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I'm running Windows XP Professional on a PC which is less than a year old. About 3 months ago I got an error on boot saying windows could not find my profile. At this point it created a temp one. On this occasion I copied the temp data back into my existing profile and carried on using it. After another month it died again and, once again set me up a temp user. Each time this happens I lose everything related to my profile (desktop, start menu, etc). I ran checks on the hard disk and these suggested nothing was wrong so this seems a software issue not a disk problem.

On the advice of my computer manufacturer I am now considering reinstalling Windows but just wanted to check if there's any other ideas for things I might be able to try. Any suggestions for what could be causing the problem would also be gladly appreciated.

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Good question... I had the same thing happen to my machine a while back. There was a problem when booting. I tried several things but nothing worked. Then I restarted the computer once again, and the profile came back. I think it's an XP bug. –  nicorellius Apr 12 '10 at 17:58
    
Never heard of this before; I guess the usual check updates; software drivers; virus/mallware/spiware/trojans ect... –  Iceking007 Feb 17 '11 at 17:31
    
I hate to say it, but try formatting your PC and starting fresh. If you want to find the stuff from your old profiles, it should be in C:\Documents and Settings\YOUR-USERNAME\. –  Breakthrough Mar 2 '11 at 12:14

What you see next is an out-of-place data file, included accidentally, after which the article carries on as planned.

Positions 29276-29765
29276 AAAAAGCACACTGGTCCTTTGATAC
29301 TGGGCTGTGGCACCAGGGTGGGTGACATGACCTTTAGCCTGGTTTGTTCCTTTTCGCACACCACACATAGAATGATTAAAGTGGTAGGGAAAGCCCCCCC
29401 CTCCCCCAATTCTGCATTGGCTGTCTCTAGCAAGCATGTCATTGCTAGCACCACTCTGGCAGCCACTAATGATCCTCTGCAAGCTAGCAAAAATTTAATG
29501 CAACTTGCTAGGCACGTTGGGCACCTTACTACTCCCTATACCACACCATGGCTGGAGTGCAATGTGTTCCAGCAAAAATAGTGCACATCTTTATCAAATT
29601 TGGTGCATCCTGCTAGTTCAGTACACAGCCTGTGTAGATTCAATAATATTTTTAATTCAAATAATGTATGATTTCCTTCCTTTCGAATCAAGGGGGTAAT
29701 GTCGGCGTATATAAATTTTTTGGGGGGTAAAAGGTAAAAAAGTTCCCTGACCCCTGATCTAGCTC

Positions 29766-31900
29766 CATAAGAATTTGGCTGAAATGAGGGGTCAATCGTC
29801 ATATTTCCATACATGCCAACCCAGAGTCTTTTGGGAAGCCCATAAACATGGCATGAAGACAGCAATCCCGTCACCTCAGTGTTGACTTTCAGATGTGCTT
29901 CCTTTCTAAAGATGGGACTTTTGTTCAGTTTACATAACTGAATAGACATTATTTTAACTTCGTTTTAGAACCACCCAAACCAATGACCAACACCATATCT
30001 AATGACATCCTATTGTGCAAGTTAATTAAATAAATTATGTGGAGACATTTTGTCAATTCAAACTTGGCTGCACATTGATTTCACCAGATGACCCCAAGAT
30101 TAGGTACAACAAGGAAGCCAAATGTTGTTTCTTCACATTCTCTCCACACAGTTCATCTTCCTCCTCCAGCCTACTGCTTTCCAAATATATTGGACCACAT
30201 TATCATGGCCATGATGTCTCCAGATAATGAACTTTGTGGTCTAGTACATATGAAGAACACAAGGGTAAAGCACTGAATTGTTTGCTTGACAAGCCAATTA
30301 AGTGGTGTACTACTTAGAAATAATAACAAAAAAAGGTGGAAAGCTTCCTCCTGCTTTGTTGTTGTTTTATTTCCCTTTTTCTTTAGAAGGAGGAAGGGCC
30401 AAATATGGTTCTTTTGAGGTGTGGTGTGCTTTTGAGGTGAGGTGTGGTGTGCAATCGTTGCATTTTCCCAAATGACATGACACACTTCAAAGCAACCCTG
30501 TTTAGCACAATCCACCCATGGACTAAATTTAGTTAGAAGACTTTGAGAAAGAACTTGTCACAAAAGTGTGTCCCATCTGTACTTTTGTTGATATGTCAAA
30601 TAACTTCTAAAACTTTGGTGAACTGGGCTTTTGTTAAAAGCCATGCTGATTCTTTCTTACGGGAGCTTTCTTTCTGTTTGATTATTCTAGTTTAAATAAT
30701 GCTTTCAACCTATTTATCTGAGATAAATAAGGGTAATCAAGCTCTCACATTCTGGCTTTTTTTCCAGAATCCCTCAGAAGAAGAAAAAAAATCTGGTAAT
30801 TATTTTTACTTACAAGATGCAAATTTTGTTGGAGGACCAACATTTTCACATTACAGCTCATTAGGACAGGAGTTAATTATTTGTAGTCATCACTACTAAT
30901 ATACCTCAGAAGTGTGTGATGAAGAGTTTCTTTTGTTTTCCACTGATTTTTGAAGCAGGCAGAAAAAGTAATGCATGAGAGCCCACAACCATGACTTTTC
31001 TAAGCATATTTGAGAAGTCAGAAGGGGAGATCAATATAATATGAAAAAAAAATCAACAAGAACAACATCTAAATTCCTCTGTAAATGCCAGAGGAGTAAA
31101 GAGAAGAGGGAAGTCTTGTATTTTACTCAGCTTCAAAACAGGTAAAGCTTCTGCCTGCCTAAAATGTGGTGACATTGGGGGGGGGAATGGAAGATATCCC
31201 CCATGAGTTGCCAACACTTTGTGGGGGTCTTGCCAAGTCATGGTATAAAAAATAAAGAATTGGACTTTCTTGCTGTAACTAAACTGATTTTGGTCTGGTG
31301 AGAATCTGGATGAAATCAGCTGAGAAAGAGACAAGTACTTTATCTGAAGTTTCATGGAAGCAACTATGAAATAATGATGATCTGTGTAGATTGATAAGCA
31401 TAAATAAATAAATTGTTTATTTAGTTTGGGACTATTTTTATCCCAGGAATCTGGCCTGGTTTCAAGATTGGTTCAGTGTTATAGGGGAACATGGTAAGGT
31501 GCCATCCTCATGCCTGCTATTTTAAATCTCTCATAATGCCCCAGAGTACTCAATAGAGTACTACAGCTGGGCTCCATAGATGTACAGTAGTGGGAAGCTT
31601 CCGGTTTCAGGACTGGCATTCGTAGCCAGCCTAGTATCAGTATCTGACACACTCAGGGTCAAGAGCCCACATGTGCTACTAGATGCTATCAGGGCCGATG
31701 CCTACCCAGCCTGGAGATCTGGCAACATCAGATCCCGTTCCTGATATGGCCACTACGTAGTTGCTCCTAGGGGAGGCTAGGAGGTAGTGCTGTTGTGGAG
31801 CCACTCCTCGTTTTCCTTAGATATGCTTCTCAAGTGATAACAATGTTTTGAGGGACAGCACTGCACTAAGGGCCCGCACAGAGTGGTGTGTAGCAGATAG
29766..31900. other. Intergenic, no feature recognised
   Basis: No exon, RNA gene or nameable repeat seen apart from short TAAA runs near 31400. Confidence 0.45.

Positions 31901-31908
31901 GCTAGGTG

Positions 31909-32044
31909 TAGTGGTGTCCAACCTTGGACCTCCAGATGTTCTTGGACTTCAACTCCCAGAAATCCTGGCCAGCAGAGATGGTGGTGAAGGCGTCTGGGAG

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1 Answer

Usually yes. When this happens and the profile folder was something like C:\Documents and Settings\Administrator before, you should find another folder C:\Documents and Settings\Administrator.something, where the .something part is variable.

To find out which one is your current active profile, use the registry editor to go to: HKEY_LOCAL_MACHINE\SOFTWARE\Microsoft\Windows NT\CurrentVersion\ProfileList and look for the subkeys. They are named by SID of the user in question, i.e. S-1-5-21-XXX-YYY-ZZZ-RID (the last four parts being numeric values). Inside each key there should be a value named ProfileImagePath of type REG_EXPAND_SZ. That one contains the current profile in use.

Any profile except the one currently in use but fitting into the .something naming scheme could be your old one. It's likely the time stamp of the folder that will give it away.

Now, if you're after the data in the profile, load the ntuser.dat using the registry editor and explore whatever keys you want to recover. For files, simply use your file manager or command line.

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